Adenosine restores atrio-venous conduction after apparently successful ostial isolation of the pulmonary veins.Eur Heart J. 2004 Dec; 25(23):2155-63.EH
Pulmonary vein (PV) isolation is a curative treatment for patients with atrial fibrillation. The aim of this study was to evaluate prospectively the effects of adenosine administration on the PV activity and atrio-venous conduction after PV isolation.
METHODS AND RESULTS
Twenty-nine patients (21 m; age: 55+/-8 years) were submitted to ostial PV isolation guided by basket catheter recordings. After successful isolation, the effects of a 12 mg intravenous bolus of adenosine were tested in 62 PVs. In 22/62 PVs (35%), left atrium (LA)-to-PV conduction was transiently (16.6+/-7.1 s, range: 3.8-27.9 s) or permanently (3 PVs) restored in response to adenosine administration. The prevalence of this phenomenon was 39% in left superior PVs, 43% in right superior PVs, and 22% in left inferior PVs (p=0.365). It occurred more frequently in the presence of dissociated PV activity (11/15 PVs, 73% vs. 11/47 PVs, 23%; p=0.002), whereas it was not influenced by the median duration of the radiofrequency current (RFC) delivery for each PV [19 (IQR: 12-26) min vs. 16 (IQR: 11-24) min: p=0.636]. A lengthening or shortening of the LA-PV conduction time was observed at LA-PV conduction appearance and disappearance in 36% and 55% of the cases, respectively. Further RFC applications (median: 5.5 min, IQR: 4-11 min) at the residual conduction breakthrough(s) indicated by the basket catheter recordings definitively eliminated adenosine-induced recovery of LA-PV conduction in all cases. Finally, when present, intrinsic PV discharge was invariably depressed by adenosine administration.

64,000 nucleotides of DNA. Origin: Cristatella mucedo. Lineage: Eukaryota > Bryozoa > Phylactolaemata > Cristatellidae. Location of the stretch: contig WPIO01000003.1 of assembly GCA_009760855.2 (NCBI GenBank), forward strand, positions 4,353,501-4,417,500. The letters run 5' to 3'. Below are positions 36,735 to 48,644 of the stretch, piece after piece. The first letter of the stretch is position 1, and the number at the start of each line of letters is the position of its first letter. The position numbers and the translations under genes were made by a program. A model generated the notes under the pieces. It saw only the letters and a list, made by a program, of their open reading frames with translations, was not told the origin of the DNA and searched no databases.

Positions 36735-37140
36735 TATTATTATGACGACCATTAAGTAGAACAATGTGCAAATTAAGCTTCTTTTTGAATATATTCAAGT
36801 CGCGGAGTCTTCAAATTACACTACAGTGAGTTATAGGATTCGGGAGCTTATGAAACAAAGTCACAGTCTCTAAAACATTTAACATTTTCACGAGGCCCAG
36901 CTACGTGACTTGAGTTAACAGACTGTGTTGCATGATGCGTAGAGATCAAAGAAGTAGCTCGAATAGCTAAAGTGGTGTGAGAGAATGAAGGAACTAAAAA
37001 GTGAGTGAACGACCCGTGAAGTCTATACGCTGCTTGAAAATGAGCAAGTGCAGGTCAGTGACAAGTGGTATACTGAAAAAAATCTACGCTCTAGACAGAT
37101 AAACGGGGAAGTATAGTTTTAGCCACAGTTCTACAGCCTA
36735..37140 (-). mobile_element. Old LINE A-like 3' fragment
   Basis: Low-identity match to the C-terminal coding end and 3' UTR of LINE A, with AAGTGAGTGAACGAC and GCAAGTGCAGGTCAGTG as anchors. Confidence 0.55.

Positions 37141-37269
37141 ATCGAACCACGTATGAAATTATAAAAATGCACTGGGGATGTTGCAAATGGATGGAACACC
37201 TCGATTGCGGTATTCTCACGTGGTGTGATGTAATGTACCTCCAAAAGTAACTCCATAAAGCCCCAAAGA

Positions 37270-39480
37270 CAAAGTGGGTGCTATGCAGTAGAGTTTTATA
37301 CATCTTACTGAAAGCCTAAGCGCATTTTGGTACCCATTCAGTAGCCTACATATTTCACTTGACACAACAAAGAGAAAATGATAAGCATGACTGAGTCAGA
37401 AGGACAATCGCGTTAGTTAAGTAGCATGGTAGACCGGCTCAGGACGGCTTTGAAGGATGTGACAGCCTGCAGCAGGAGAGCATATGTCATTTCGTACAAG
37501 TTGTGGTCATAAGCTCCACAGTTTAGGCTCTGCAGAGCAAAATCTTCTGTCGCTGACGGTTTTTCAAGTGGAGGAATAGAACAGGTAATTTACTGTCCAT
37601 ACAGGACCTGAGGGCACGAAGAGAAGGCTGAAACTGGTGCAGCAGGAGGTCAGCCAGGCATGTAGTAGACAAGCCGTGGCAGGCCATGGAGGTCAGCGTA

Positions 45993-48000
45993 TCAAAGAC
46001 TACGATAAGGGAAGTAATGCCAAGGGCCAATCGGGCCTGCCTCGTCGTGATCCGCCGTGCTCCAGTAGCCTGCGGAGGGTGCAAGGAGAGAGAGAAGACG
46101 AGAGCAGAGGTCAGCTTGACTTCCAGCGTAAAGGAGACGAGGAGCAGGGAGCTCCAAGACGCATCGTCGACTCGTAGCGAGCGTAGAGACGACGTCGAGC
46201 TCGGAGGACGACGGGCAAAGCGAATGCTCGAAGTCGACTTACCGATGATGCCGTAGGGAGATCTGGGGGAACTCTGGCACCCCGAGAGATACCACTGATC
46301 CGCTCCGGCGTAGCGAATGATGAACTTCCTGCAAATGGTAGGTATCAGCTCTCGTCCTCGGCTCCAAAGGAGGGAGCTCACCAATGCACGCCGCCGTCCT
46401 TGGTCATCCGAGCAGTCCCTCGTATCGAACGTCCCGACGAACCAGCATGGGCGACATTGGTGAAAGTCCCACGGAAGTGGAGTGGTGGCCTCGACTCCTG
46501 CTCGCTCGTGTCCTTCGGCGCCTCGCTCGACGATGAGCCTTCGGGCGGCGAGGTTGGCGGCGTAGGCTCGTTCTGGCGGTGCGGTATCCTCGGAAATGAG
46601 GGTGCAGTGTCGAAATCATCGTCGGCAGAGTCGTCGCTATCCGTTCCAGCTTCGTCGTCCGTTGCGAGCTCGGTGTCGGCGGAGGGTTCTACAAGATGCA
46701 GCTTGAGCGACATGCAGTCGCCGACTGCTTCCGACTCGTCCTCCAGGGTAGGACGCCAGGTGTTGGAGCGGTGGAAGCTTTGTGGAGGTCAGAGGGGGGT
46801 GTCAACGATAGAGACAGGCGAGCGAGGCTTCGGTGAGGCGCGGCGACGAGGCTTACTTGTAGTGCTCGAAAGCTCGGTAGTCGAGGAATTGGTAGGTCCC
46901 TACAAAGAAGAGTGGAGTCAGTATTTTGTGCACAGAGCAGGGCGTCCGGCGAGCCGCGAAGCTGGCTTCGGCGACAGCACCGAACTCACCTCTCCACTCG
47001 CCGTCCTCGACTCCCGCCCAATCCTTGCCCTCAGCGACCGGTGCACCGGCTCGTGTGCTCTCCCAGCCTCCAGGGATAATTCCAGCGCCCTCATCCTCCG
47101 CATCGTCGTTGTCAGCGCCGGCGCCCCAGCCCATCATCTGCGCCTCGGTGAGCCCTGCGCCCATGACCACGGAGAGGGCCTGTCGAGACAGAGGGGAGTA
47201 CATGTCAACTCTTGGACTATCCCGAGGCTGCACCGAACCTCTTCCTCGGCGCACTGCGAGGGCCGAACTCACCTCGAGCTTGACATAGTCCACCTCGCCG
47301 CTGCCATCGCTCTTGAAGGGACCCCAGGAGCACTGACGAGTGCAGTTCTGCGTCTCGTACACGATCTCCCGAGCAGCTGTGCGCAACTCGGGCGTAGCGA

Adenosine may transiently or permanently re-establish LA-PV conduction after apparently successful PV isolation. This phenomenon is abolished by additional RFC delivery. However, its possible influence on the clinical results of PV ablation must be evaluated by properly designed, randomized studies.